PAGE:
A close-up of a pair of two hands exchanging a credit card. The receiving hand belongs to someone holding a credit card reader. The giving hand belongs to someone with their other hand on a paper bag of merchandise.
The moment of sale is considered to be at the bottom, or end, of the sales funnel. There are several steps that must take place before this moment. — Getty Images/Prostock-Studio

If you run a business or work in sales or marketing, you’ve probably heard the term “sales funnel.” The sales funnel describes the customer journey from cold lead to warm lead to prospect and finally, customer. One of the most commonly used sales funnels follows sales leads through four steps:

  • Awareness.
  • Interest.
  • Decision.
  • Action.

How does a sales funnel work?

Some organizations call the sales funnel the “revenue funnel or “sales process.” It is the steps leads and prospects take as they learn more about your company and then decide whether or not to buy. As you nurture a lead down the funnel, the goal is that they will come out from the bottom as a customer.

However, unlike an actual, physical funnel that you would use to pour liquids into a bottle, there is no guarantee your leads will come out the other side the way the liquid does. It’s all about how you nurture and guide those leads that determines whether they will exit the funnel or convert into a sale.

Understanding the four-stage sales funnel

You can describe a sales funnel as a graphical representation of the customer journey. At each stage, the lead makes the decision of either continuing to learn more about your brand or seeking another way to solve their problem (possibly by finding another company to meet their needs).

Stage 1: Awareness

The first stage of the funnel, awareness, occurs when a lead learns about your company for the first time. Maybe they found your website in a Google search, stumbled across a social media post or saw an ad for your brand.

These leads are often called “top of the funnel” leads, which means they are just beginning to discover if your brand is a good fit.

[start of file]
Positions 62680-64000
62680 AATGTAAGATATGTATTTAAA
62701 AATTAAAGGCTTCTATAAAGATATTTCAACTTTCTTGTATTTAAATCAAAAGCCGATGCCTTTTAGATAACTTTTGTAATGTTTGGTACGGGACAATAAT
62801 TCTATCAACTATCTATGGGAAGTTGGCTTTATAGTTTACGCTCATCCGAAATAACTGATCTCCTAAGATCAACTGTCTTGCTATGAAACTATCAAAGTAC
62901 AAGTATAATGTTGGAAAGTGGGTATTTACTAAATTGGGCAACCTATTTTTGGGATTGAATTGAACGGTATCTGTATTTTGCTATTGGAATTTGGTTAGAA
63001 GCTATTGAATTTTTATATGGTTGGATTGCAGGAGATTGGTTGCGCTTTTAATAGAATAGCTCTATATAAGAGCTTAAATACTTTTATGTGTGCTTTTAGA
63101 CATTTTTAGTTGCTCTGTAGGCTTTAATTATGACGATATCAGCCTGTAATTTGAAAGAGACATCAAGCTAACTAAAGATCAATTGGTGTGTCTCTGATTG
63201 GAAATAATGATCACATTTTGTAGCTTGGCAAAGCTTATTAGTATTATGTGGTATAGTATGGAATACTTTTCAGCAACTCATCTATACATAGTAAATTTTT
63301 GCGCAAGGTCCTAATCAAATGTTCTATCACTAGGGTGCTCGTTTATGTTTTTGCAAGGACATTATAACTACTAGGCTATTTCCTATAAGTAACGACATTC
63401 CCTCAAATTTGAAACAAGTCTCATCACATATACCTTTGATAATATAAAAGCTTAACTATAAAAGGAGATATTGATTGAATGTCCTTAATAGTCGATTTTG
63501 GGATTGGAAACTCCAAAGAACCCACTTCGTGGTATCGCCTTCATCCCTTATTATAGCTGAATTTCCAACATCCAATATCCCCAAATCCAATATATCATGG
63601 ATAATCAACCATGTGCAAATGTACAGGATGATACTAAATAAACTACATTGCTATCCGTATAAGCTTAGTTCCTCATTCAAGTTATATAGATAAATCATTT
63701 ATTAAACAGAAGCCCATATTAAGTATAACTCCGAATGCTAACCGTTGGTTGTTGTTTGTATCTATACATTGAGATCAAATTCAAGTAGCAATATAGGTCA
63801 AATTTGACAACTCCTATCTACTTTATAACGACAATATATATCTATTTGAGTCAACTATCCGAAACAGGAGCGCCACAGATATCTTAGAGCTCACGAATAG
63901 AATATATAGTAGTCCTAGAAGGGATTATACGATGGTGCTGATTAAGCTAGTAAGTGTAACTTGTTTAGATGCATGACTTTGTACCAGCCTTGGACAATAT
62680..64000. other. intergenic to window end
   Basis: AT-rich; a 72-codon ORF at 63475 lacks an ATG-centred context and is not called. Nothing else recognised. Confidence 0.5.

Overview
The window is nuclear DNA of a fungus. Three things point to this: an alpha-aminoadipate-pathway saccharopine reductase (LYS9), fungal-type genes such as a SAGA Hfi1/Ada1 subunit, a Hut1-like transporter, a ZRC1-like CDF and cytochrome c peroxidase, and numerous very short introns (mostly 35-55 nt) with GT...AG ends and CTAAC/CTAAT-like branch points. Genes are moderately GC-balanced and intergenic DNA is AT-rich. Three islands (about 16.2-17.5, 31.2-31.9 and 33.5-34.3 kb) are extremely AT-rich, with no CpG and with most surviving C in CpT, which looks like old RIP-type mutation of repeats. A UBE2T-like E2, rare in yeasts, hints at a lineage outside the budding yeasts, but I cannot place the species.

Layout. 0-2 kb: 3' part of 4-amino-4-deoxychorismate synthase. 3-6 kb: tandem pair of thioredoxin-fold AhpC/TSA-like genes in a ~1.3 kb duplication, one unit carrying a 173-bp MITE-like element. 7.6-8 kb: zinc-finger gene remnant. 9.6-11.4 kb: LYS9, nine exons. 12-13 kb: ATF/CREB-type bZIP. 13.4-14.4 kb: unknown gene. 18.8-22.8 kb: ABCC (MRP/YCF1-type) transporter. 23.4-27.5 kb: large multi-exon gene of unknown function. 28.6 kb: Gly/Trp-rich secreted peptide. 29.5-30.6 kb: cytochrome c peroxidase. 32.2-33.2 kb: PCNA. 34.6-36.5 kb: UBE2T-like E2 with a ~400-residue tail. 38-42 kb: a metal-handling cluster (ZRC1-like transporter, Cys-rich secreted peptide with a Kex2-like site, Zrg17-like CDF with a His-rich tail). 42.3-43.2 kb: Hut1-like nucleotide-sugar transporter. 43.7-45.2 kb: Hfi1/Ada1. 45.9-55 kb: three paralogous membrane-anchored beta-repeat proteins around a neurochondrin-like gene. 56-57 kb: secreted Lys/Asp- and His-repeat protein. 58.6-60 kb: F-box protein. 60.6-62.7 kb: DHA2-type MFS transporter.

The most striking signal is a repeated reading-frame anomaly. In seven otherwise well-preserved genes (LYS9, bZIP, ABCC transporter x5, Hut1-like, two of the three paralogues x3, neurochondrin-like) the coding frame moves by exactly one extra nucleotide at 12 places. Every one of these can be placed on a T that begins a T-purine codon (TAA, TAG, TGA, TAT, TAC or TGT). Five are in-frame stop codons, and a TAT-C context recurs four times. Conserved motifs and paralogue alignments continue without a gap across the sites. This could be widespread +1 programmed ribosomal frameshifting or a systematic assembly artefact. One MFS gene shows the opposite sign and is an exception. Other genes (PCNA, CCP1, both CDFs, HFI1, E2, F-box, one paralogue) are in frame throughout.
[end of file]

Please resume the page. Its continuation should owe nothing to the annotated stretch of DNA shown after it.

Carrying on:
Once the prospect has made the choice to take action, very little should change their mind.

Stage 2: Interest

Interest, the second stage of the funnel, can happen very quickly after awareness. Leads can make a split-second decision about whether or not your company can help them solve a specific problem. They might push themselves through your sales funnel without much coercion or action from you.

But with some leads, it takes a bit more time. You’ll need to nurture them to this second stage through targeted emails, social media advertising or a special offer.

Some marketers consider people in this position “middle of the funnel” leads, and they are more likely to buy than someone just beginning the customer journey at the top of the funnel.

Stage 3: Decision

At the decision stage of the sales funnel, your sales lead has become a middle-of-the-funnel prospect. They might be comparing their options and considering multiple brands or companies besides yours. A member of your sales team may have already reached out to them, or they could be continuing their research on their own.

You can use several strategies to help your prospect make a decision. You might try to get the prospect to commit to a free offer, since that’s an important first step toward closing a sale. You may share stories of happy customers that serve as social proof. Depending on the industry, it might be appropriate to create a “fear of missing out” (FOMO) by presenting a “limited time offer” special.

Stage 4: Action

Once a prospect has reached the bottom of the funnel, they are ready to make a buying decision, or take action. If they’ve made it this far, they should now turn into a paying customer, as long as you continue to make it easy for them to buy. If you run an e-commerce company or accept payments for services online, your website or app should be intuitive and easy to navigate and accept their preferred form of payment.

If you run a brick-and-mortar business, you’ll want to make sure you can accept multiple forms of payment securely, which often means having a point-of-sale system that accepts EMV chip credit cards and other digital forms of payment. Once the prospect has made the choice to take action, very little should change their mind.

CO— aims to bring you inspiration from leading respected experts. However, before making any business decision, you should consult a professional who can advise you based on your individual situation.

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